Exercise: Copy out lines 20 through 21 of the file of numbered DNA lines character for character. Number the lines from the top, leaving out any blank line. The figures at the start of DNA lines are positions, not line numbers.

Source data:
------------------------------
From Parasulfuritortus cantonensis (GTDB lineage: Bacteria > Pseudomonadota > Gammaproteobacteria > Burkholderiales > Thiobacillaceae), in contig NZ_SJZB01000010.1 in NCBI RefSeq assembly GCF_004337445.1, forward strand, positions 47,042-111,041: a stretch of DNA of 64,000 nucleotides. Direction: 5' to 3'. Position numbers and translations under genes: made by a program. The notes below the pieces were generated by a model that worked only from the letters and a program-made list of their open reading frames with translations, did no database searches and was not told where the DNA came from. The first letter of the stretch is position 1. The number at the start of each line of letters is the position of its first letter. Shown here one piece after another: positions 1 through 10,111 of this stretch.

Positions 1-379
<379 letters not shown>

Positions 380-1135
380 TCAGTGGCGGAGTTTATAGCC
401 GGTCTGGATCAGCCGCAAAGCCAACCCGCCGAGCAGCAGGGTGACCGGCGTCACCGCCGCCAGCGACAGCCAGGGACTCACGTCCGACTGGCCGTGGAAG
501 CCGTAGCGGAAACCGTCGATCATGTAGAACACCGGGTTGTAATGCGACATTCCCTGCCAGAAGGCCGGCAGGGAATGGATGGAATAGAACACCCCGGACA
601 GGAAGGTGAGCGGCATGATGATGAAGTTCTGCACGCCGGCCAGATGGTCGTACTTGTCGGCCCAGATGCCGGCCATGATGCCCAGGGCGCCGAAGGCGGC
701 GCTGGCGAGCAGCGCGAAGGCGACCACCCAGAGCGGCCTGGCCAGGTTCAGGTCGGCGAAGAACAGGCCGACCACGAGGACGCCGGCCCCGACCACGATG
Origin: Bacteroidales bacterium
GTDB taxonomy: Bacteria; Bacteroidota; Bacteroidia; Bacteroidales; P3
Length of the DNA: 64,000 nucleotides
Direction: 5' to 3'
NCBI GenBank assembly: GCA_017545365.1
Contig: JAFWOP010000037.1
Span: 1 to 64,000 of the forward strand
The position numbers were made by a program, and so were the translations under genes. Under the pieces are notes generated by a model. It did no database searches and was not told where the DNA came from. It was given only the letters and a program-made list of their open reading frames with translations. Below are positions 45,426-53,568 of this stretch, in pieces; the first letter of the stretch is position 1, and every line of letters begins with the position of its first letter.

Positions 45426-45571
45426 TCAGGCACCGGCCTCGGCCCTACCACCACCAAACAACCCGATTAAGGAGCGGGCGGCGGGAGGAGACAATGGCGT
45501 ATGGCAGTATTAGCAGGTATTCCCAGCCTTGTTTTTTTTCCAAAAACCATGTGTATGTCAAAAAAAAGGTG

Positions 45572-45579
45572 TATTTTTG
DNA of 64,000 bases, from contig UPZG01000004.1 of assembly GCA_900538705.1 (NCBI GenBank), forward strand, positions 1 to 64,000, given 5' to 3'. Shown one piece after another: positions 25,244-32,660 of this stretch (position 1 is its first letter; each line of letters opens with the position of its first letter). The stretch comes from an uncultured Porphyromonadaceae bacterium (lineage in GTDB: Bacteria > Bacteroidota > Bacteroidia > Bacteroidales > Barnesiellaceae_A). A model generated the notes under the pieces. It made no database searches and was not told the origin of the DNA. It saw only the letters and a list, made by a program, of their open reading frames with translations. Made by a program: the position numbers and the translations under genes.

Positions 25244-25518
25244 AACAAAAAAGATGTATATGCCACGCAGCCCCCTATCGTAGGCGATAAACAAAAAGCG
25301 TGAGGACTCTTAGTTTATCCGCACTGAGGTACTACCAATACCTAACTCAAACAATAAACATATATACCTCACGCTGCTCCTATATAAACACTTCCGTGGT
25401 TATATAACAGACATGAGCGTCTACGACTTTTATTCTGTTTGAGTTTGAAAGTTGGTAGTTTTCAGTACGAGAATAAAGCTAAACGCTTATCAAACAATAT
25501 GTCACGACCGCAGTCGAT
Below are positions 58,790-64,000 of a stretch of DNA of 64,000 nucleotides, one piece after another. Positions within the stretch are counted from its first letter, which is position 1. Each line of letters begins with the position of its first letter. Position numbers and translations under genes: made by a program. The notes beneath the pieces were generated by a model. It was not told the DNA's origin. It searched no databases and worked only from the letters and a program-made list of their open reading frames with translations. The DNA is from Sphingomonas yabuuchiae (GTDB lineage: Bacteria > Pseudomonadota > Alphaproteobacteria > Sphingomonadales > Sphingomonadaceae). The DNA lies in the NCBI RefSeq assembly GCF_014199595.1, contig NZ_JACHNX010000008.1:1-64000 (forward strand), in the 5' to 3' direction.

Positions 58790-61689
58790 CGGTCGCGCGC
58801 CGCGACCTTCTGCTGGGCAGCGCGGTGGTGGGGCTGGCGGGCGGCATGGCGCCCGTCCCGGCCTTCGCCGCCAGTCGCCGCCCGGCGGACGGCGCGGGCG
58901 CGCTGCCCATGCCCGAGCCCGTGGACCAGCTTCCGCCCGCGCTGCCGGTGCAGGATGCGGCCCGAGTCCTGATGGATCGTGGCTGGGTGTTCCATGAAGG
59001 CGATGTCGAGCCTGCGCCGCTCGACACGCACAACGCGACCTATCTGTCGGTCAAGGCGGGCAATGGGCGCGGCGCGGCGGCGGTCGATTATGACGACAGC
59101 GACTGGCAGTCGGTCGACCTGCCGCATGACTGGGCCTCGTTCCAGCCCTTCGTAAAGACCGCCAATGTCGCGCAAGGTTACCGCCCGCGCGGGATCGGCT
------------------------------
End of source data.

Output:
45501 ATGGCAGTATTAGCAGGTATTCCCAGCCTTGTTTTTTTTCCAAAAACCATGTGTATGTCAAAAAAAAGGTG

Positions 45572-45579